Department of Animal Science, College of Agricultural and Environmental Sciences
Reproductive and developmental biology, dairy cow reproduction, female fertility, assisted reproductive techniques
Successful reproduction in females requires development of follicles, ovulation and fertilization of a mature egg, and development of the embryo and fetus until birth of offspring. As all these events occur inside the female’s body, any disturbances can result in poor fertility—whether the disturbance is local (within the ovary), systemic (within the body), or environmental (outside the body). In cattle, these disturbances can lower productivity or negatively impact animal welfare. In humans, these types of disturbances can cause recurrent pregnancy failure.
My research focuses on the molecular control of female reproduction by local and systemic factors and how it is affected by the environment. I am particularly interested in the development of female gametes (oogenesis), and on the early period of embryonic development.
By understanding the molecular mechanisms of reproduction, my goal is to improve cattle fertility, increase animal longevity, improve animal welfare, and boost farm productivity. My research will use cattle as a starting point and model species, acquiring knowledge that can be applied to solve human infertility issues or assist in the conservation of endangered exotic species.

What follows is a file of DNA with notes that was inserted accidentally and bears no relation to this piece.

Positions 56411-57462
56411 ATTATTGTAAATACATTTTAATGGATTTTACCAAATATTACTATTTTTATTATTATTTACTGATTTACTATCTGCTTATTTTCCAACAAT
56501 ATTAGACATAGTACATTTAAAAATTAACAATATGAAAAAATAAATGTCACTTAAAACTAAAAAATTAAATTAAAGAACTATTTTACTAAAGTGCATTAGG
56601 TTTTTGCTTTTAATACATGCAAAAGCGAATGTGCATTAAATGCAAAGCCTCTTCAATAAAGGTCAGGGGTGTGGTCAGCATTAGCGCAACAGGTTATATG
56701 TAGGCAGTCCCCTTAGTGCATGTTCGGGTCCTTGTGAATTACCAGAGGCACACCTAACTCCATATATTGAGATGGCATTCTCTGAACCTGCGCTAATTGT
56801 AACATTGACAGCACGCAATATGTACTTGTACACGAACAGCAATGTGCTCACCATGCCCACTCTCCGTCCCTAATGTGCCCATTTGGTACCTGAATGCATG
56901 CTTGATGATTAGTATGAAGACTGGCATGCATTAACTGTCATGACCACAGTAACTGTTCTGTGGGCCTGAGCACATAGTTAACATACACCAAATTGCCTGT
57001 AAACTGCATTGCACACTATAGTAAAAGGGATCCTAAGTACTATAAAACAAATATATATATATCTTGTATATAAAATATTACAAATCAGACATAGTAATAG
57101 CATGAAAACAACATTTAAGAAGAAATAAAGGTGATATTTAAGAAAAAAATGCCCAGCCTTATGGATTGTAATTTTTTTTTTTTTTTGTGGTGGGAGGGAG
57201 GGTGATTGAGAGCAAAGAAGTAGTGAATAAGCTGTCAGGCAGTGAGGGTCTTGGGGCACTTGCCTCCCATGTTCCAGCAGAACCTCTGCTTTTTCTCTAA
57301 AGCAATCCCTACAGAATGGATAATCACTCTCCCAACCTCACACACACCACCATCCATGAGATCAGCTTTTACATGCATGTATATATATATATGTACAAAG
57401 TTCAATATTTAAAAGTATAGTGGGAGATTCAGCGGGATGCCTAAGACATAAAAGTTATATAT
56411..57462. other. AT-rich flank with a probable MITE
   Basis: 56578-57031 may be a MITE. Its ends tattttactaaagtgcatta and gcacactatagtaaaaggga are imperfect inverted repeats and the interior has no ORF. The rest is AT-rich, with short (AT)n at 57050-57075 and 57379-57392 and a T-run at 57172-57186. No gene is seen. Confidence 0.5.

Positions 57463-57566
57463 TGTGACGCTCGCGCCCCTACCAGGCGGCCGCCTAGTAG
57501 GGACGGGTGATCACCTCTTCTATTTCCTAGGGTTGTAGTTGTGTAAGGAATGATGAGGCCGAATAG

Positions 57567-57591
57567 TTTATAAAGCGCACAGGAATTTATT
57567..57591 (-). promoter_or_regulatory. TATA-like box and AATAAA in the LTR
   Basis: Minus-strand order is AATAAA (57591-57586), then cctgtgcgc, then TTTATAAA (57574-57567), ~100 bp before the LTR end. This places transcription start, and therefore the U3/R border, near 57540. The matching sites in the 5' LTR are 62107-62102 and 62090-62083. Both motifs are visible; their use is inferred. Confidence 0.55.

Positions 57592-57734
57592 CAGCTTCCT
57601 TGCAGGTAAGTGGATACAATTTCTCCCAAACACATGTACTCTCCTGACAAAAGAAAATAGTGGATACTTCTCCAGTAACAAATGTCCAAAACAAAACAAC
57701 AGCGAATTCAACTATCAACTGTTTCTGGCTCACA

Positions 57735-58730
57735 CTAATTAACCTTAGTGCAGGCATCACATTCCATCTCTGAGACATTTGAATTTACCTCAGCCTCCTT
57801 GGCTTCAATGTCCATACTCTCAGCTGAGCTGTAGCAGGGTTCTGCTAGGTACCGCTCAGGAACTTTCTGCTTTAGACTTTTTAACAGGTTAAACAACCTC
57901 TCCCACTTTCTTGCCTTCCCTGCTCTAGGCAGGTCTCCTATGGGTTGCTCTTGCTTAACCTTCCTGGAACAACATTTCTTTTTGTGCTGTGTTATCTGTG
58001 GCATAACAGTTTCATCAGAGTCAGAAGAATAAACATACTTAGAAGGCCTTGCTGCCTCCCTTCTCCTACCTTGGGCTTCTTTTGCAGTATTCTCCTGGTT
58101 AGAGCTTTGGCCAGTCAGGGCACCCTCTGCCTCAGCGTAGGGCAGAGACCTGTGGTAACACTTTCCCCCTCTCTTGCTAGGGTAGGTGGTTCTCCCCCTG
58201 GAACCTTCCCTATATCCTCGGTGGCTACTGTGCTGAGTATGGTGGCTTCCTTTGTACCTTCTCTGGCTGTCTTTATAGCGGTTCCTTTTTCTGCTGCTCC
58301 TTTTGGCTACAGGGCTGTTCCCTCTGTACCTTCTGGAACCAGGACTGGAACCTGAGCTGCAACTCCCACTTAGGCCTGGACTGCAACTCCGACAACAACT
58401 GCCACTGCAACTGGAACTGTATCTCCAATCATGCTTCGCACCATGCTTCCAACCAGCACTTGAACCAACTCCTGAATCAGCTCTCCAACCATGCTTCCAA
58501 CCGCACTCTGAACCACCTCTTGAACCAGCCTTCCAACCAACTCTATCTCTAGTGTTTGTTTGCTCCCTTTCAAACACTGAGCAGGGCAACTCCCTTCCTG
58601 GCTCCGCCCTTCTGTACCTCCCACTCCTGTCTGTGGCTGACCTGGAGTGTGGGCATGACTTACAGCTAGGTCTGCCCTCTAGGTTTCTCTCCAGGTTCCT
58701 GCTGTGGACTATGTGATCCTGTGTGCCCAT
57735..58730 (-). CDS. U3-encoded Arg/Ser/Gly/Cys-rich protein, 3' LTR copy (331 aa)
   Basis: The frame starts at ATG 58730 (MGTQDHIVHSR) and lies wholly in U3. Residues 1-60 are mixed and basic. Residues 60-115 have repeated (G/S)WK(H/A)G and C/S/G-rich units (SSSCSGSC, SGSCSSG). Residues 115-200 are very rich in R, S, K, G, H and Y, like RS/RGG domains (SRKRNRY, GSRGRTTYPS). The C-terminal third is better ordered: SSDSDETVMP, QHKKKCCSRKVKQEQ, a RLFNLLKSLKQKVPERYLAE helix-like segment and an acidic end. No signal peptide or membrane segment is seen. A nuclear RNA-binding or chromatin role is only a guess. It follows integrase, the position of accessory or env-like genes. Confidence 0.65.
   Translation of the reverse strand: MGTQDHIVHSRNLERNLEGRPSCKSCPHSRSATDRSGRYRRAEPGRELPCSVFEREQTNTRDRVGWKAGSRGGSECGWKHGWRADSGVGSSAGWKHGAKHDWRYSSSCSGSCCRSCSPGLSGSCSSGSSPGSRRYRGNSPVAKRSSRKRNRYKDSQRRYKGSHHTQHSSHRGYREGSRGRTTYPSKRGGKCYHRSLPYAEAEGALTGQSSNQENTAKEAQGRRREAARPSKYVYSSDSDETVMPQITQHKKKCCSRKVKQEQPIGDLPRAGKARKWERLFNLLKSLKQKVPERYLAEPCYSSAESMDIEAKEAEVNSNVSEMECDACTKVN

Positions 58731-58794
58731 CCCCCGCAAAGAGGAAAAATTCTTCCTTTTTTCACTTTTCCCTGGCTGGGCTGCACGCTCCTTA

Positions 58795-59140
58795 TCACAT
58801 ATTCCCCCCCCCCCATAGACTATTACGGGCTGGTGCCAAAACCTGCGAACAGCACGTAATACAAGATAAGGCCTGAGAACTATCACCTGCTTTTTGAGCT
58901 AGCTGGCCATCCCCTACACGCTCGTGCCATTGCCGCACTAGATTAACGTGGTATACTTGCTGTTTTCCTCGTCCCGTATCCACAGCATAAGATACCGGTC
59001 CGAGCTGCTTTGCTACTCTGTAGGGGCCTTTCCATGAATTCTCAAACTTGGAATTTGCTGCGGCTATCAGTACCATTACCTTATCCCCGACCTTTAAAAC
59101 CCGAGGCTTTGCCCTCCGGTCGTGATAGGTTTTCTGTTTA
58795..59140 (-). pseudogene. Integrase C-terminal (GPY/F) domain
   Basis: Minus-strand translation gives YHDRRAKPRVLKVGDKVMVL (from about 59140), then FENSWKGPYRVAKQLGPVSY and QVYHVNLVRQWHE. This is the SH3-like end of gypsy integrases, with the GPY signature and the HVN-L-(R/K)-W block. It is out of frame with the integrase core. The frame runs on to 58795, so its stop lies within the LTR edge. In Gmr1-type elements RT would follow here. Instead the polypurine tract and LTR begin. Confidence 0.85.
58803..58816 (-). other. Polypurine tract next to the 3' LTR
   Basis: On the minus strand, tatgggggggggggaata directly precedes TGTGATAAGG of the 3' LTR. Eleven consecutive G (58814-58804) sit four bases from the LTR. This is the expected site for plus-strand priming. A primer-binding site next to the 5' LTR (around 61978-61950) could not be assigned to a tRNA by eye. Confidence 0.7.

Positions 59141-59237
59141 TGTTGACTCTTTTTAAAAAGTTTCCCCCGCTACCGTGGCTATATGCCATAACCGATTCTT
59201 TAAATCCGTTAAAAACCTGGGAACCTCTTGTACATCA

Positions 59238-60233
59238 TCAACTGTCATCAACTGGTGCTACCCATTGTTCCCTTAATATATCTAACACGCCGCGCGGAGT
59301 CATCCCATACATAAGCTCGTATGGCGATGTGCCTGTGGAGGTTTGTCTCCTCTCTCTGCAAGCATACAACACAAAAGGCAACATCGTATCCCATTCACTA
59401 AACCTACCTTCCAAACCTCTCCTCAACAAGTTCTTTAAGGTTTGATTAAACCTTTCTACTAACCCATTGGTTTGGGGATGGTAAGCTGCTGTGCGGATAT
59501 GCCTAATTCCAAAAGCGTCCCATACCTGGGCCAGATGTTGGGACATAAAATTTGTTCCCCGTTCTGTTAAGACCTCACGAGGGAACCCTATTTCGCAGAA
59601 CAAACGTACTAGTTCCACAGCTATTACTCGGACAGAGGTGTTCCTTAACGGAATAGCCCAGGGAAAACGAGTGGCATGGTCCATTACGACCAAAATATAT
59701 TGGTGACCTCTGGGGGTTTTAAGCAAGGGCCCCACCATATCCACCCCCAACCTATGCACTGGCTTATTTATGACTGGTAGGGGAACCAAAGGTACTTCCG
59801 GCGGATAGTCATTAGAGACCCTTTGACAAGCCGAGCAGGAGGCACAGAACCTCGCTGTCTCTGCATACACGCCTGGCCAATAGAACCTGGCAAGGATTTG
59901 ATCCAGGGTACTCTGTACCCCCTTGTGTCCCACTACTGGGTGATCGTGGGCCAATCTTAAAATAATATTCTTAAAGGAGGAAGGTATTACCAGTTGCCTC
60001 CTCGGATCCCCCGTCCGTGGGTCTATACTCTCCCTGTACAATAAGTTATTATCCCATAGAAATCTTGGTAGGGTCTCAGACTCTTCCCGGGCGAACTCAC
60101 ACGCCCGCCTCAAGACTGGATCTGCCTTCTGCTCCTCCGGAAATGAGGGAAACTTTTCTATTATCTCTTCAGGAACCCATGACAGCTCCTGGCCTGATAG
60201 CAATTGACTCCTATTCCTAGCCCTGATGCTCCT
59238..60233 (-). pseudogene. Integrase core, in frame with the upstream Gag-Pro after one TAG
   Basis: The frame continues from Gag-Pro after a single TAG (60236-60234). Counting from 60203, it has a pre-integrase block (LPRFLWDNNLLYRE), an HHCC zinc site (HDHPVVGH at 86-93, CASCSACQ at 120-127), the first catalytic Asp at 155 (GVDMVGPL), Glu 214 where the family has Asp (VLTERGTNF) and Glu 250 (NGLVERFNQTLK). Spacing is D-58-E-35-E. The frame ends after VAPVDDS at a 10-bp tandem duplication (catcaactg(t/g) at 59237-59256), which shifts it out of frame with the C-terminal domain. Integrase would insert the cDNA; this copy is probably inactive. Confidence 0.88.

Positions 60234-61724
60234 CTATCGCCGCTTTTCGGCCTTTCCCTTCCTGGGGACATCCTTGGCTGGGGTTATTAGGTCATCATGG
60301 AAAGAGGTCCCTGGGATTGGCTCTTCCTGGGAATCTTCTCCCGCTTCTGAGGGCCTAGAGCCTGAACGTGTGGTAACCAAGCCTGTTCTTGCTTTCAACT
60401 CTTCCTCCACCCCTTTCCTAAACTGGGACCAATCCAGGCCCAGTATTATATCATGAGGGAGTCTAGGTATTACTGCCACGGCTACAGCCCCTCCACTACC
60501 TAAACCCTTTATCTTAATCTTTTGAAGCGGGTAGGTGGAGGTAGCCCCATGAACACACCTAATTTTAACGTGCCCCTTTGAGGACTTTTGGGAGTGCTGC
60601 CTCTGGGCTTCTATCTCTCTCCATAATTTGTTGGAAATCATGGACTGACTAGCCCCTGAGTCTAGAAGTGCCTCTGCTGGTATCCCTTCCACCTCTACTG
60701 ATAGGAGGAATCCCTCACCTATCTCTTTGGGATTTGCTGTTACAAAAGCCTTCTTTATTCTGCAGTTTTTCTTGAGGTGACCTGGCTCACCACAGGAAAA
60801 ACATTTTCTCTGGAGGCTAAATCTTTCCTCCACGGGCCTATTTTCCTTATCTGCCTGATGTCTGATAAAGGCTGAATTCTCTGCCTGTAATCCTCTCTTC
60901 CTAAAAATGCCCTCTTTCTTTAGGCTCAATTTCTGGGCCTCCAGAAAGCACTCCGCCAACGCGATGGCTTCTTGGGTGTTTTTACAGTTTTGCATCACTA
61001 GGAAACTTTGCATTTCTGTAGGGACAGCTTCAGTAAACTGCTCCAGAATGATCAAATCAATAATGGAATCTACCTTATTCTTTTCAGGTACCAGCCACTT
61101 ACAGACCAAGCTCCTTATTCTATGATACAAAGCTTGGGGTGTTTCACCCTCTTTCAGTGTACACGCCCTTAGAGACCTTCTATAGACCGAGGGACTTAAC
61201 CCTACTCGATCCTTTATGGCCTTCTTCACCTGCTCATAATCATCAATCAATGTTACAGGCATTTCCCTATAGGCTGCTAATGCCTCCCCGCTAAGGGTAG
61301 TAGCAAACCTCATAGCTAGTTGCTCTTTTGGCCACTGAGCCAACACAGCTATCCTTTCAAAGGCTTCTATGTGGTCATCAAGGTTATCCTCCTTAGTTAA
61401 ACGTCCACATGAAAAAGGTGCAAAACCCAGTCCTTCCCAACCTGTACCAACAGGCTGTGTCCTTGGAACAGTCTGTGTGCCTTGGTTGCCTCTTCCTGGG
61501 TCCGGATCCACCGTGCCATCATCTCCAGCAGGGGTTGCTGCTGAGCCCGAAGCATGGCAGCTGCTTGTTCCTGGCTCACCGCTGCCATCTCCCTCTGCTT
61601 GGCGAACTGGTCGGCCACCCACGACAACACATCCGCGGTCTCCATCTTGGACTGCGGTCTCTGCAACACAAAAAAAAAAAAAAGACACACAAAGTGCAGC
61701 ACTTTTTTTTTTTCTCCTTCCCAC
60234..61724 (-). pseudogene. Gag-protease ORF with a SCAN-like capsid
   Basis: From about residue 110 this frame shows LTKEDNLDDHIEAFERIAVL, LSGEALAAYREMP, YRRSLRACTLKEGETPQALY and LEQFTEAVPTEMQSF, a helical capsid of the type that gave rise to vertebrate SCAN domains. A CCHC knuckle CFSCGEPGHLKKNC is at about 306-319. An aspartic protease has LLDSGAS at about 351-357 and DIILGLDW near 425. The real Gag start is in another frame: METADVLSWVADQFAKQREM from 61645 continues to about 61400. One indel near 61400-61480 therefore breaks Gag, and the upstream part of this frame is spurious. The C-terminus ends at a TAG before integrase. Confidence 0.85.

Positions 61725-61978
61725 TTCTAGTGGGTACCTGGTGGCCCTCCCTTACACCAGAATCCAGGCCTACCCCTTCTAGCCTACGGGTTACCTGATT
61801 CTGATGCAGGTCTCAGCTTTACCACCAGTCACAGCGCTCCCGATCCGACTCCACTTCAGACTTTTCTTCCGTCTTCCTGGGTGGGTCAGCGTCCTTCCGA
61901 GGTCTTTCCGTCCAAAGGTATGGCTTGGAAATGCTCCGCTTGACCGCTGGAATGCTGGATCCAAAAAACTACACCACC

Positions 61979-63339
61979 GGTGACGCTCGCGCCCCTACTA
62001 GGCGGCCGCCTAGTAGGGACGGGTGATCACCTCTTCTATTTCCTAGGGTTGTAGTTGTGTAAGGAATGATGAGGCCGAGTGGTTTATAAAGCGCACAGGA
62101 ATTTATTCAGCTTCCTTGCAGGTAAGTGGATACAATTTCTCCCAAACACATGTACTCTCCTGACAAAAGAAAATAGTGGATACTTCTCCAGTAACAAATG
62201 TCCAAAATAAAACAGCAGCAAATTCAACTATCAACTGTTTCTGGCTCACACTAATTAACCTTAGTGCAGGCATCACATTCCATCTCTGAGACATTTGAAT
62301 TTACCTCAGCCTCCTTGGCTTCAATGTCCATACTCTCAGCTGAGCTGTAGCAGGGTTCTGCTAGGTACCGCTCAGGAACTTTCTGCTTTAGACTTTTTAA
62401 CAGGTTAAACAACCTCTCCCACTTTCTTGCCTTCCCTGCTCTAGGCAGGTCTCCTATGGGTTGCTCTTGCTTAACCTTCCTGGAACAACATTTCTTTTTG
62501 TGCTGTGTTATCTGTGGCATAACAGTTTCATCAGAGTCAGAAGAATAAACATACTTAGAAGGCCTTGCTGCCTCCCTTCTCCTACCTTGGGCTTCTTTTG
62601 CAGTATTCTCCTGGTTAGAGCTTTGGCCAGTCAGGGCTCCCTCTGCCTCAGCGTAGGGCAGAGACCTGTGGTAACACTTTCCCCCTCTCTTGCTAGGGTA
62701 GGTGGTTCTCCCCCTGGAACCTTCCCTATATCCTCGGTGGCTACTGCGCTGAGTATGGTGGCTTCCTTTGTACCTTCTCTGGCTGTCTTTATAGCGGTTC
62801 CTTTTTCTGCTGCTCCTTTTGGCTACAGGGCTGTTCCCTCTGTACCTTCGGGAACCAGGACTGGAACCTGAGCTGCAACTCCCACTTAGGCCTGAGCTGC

Grad Group Affiliations
- Animal Biology
- Molecular, Cellular and Integrative Physiology
Specialties / Focus
- Developmental Physiology
- Reproductive Physiology
- International Embryo transfer Society
- Society for the Study of Reproduction
- American Dairy Science Association
- Brazilian Society of Embryo Technologies (SBTE)
- 2003 DVM Federal University of Rio Grande do Sul, Brazil
- 2009 MPVM Preventive Veterinary Medicine University of California Davis
- 2014 PhD Animal Molecular and Cellular Biology University of Florida Gainesville